ARK: musicians, writers and others choose an album to write about.

The SubSet by Kristeen Young

Leah Kardos

Given the wide-open brief to write about any album in the world, it took me approximately 3 seconds to choose Kristeen Young’s terminally overlooked self-produced album The SubSet (2019).

Why so overlooked? Perhaps its potential to flower in the hearts and minds of ordinary fans of good music was cut by the screeching planetary brakes of Covid 19, which crashed upon us mere months after its release in late 2019. Then again, being terminally overlooked is a baked-in detail across the whole of Young’s nearly 30-year career trajectory. This under-appreciation might have something to do with the stifling categories that music culture still imposes on the work of women. For people who can’t stomach a feminine-presenting singer-songwriter with a piano under their hands sounding anything but soft, Tori Amos might have been correct when she sang “I guess you go too far when pianos try to be guitars”. Kristeen Young sounds like a squall. Like a scorched earth sensual catharsis. Her elastic coloratura soprano voice is angelic, animal and twisted. With virtuosic blunt violence she’ll pound her scuzzy distorted digital piano with elegant fists until it breaks into sonic rubble. Her songs are wellsprings of hot rage and caustic loathing, stubborn drama and ethereal beauty. I think this is why I’m drawn her: she’s on the outside and she’s pissed off and so am I.

 

The SubSet by Kristeen Young, cassette

 

The SubSet is my favourite thing that she’s ever made, not only because it’s great, but because with it Young had entered her auteur phase. The project was her first autonomous self-production, on 8-track cassette, no less. Aside from some drumming from ex-band associate Jefferson ‘Baby Jef’ White, and a field recording featuring a street musician playing bells, Young sings, plays, arranges and programs everything else you can hear. She was getting to grips with learning how to use a new keyboard workstation at the time, and wrote, performed and recorded her first ever song on a guitar (“The Bold One”). All this risk taking is vulnerable making; you can taste it in the music, it feels alive and vital because of it. This compelling quality extends into the lyric worlds of tracks like the swooning, nihilistic love song “Everyday SubTraction” (“I don’t care about human extinction / It’s just an everyday distraction from you”), the disquieting and autobiographical “Marine Dadd” (“My birthfather … had an S.S. mural in his basement / And a concrete swastika in his backyard / He wore women’s clothes and wrote me sex letters constantly”), and further outwards to the self-made music and lyric videos, and bespoke costume couture.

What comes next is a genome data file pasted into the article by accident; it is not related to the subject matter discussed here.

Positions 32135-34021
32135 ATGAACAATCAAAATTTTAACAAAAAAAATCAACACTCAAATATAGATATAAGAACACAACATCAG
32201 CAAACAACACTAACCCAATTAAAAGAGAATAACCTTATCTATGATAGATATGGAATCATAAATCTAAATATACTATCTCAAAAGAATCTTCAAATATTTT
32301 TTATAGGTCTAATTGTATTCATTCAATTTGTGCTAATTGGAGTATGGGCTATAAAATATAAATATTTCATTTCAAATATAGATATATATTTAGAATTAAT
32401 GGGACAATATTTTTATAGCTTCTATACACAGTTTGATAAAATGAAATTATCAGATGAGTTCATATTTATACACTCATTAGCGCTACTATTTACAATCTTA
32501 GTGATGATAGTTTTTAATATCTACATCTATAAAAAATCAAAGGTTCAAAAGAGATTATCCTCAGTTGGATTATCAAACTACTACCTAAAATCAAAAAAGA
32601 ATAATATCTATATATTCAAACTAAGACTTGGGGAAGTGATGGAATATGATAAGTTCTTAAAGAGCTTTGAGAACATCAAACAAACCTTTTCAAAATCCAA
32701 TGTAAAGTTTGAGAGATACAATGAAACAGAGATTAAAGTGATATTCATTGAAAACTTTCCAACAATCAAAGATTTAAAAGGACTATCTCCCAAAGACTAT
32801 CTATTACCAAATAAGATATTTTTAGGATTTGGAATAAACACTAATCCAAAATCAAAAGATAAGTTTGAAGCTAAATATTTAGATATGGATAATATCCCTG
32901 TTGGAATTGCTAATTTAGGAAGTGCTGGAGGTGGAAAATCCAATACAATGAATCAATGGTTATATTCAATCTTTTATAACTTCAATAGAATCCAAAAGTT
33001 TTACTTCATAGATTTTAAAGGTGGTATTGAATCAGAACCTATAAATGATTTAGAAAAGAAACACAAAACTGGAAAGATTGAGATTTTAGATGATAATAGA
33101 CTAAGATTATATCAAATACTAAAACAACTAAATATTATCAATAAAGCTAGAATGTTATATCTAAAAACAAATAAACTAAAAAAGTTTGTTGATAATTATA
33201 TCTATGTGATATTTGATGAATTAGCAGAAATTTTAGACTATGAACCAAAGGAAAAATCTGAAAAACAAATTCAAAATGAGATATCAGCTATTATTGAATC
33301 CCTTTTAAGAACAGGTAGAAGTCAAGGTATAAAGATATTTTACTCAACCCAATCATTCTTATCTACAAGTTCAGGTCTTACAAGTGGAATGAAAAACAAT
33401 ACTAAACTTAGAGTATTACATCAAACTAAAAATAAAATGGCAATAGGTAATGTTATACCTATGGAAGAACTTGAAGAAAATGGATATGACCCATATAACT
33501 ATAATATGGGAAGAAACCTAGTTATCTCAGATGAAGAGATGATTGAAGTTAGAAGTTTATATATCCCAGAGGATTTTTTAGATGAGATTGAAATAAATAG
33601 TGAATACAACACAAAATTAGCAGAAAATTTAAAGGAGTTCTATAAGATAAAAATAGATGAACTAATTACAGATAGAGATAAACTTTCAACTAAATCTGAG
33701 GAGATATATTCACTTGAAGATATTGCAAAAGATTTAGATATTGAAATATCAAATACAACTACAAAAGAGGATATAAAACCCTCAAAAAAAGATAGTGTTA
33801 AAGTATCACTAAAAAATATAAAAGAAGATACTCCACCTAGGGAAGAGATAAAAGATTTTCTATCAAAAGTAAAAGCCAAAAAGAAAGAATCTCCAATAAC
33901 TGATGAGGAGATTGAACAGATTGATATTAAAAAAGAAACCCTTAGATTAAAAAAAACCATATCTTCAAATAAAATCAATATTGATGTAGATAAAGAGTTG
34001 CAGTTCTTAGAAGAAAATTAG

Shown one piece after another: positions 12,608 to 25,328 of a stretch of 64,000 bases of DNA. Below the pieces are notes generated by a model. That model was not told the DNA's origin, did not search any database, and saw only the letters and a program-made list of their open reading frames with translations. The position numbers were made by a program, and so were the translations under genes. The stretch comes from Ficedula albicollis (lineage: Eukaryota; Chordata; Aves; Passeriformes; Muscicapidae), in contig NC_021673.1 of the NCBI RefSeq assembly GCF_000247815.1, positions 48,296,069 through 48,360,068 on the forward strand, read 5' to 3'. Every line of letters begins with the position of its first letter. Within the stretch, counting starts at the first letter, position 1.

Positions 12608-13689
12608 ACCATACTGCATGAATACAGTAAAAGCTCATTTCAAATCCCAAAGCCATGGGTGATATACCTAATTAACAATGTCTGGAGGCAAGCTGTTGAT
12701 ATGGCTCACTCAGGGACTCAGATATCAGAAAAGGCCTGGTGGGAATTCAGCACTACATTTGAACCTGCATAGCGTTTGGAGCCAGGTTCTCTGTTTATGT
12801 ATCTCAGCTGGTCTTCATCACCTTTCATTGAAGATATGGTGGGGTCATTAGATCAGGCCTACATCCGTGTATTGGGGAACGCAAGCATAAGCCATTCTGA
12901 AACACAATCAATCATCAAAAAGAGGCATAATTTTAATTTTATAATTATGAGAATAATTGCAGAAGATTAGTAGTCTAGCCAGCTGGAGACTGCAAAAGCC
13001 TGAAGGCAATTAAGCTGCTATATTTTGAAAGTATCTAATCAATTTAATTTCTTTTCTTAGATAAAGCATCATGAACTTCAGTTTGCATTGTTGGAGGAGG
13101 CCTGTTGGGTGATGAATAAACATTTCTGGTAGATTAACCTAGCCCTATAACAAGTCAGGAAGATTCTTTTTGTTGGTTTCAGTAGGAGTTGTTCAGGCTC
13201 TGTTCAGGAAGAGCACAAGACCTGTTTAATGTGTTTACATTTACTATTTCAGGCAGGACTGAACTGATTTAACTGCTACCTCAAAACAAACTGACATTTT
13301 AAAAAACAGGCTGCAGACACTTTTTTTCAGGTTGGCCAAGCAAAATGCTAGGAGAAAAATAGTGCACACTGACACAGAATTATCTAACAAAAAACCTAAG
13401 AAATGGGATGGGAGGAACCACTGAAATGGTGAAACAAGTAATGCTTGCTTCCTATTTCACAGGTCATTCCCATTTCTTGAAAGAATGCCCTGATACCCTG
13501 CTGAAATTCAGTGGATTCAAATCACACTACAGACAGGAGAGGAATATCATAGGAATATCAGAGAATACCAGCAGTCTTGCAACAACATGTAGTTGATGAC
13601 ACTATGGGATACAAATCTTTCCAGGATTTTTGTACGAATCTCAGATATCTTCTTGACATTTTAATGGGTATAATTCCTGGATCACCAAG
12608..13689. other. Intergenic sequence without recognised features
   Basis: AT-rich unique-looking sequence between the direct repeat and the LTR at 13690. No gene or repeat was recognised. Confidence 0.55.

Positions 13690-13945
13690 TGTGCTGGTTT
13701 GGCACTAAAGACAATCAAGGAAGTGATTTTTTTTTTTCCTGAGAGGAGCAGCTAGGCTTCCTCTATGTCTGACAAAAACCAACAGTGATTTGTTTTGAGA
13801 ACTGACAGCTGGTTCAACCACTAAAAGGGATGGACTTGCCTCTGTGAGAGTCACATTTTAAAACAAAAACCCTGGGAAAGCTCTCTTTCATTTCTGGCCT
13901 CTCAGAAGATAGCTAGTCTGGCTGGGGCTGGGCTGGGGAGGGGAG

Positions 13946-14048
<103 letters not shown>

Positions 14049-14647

The SubSet coheres thematically around experiences of being treated as subordinate in society. Opening track “Less Than” is an aggressive rebuttal to fantasies of female subjugation set to onerous tribal drums and blasts of distorted piano dissonance. Young evokes images of women being held back in life, from the pregnant and barefooted trad-wife to the artist who others would prefer stayed in the shadows singing backgrounds (“do what I’m supposed to do … like you but not as good”). “St.Even” explores Young’s mixed feelings about cancel culture and the rise of performative morality in the wake of the ‘me too’ movement (it also references an incident with a famous singer she once worked with). Volatile glam-punk work out “In 3rd Grade We Learn DiVision” riffs on the absurdity of skin shade prejudice in the modern world.

 

 

The album comes full circle with the sober, spoken word coda (“Differentials”), where the artist calmly confesses a bleak worldview: “We are different in ways that are so beyond race or gender / and always lonely / and we know that no change will ever come our way.” Maybe that’s the philosophical core of it, the power of powerless people to at least behold the beauty of their own hopelessness.

 

Leah Kardos is a London-based music creator and writer. She makes eclectic, mostly instrumental music; is a senior lecturer in music at Kingston University and Project Leader of the Visconti Studio, a recording and research facility; started the Kingston University Stylophone Orchestra in 2019; contributes music criticism to The Wire; and wrote Blackstar Theory, a book that critically analyses David Bowie’s last works (Bloomsbury Academic, 2022) and a book on Kate Bush’s Hounds of Love (33 1/3 series, Bloomsbury Academic, November 2024). www.leahkardos.com